Editorial Board   Guest Author

Mr. Barker

Ned Barker

President, Grill Ventures Consulting, Inc.

Ned Barker is a hotel industry veteran and principal of Grill Ventures International. In a former role as Vice President of F&B Franchise Services for InterContinental Hotels Group (IHG), Mr. Barker worked with both hotels and third-party restaurants to create win-win partnerships. Specializing in F&B solutions, Grill Ventures works with both hotel and restaurant companies. Grill Venture's work includes concept development, strategy, operations / marketing review & analysis, and special one-off project assignments. Mr. Barker is a noted speaker who delights at sharing his expertise at hospitality and hotel management conferences. He is a frequent contributor to food and beverage publications such as In The Mix Magazine and Hotel F&B Magazine. Mr. Barker serves on the board of the Global Soap Project (www.GlobalSoap.org) which recycles discarded hotel bar soap into new bars that are shipped to vulnerable populations around the world. He is a graduate of the University of Michigan, and serves on the American Hotel & Lodging Association's (AH&LA) F&B Council.

Mr. Barker can be contacted at 404-547-1900 or Ned@Grillvi.com

Coming up in November 2020...

Hotel Design: Home Away From Home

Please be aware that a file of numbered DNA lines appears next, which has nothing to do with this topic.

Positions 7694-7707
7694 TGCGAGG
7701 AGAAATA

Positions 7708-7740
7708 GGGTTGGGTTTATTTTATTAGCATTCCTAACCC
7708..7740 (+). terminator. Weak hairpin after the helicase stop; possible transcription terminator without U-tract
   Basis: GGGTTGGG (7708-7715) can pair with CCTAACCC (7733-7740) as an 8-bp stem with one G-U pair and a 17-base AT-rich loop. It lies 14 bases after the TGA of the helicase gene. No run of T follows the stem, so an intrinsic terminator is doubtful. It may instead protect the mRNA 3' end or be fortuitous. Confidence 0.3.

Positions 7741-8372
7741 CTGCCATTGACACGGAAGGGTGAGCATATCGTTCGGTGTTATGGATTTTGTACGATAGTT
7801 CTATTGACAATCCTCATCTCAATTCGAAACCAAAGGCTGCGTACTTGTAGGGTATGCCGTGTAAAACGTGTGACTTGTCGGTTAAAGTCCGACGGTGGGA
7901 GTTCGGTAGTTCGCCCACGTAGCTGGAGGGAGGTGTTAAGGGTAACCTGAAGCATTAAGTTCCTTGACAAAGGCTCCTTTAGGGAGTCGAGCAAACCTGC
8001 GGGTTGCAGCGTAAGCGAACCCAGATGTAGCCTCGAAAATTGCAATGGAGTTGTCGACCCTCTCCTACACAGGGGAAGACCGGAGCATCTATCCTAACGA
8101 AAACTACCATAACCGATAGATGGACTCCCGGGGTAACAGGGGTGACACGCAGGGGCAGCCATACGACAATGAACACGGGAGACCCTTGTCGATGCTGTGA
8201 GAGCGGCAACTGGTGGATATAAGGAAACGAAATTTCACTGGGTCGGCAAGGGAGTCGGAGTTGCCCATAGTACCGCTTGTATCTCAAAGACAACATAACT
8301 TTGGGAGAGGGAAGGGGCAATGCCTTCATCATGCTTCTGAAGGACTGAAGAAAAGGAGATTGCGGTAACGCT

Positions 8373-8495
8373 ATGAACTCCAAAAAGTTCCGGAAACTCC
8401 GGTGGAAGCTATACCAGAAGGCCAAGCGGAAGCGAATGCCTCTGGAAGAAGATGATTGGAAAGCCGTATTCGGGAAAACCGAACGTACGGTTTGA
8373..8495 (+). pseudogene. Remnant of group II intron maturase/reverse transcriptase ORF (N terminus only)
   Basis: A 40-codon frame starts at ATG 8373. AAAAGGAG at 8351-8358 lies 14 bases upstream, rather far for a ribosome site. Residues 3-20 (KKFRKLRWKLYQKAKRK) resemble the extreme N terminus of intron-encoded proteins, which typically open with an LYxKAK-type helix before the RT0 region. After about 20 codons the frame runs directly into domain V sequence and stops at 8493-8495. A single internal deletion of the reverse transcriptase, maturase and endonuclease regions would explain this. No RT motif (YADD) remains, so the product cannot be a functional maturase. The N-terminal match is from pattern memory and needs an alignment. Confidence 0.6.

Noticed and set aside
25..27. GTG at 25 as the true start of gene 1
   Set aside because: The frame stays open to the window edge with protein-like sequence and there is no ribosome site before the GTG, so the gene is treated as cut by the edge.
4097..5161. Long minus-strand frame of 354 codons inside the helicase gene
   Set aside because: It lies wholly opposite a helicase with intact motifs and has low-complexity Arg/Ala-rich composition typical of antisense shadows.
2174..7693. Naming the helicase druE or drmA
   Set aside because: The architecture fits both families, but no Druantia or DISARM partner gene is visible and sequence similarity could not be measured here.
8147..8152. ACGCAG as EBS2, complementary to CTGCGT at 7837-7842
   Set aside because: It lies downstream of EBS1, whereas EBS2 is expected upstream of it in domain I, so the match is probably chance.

With the rise of the sharing economy and the peer-to-peer marketplace for lodging options, hoteliers are re-thinking the look, feel and appeal of their locations. There is an emphasis on re-creating a feeling of homeyness - a comfortable, cozy and inviting space that feels like home. 'This is accomplished through the careful selection of furniture design, paint colors, lighting design, artwork, bathroom fixtures and textile accessories. In addition, some hotels are providing their guests with upscale amenities, such as a book and movie library, home-style kitchenettes, a coffee machine with locally-sourced beans and tea, or even a batch of fresh-baked cookies. Similarly, there is a growing design trend based on the concept of place-making. Travelers are searching for experiences that are unique and authentic to the locale in which they find themselves, and so hotel designers are integrating a sense of place into their work. This is partially achieved by incorporating traditional artisanal crafts and other local artwork into hotel rooms and communal spaces. Another design trend includes the creation of full-service, co-working environments within the hotel. Guests don't like to stay alone in their room when they need to work, so now they can go downstairs to the lobby-or up to the roof-to work among others. These areas encourage guests - and non-guests alike - to stay as long as they like and to partake of hotel amenities. Finally, recognizing the importance of the Wellness Movement, some designers are exploring how room design can increase the likelihood of deep and restorative sleep. Creating dark and quiet spaces, blocking excessive light, providing guests with a selection of different kinds of pillows, and the ability to control room temperature, are a few of the best practices in this area. These are some of the architecture and design topics that will be covered in the November issue of the Hotel Business Review.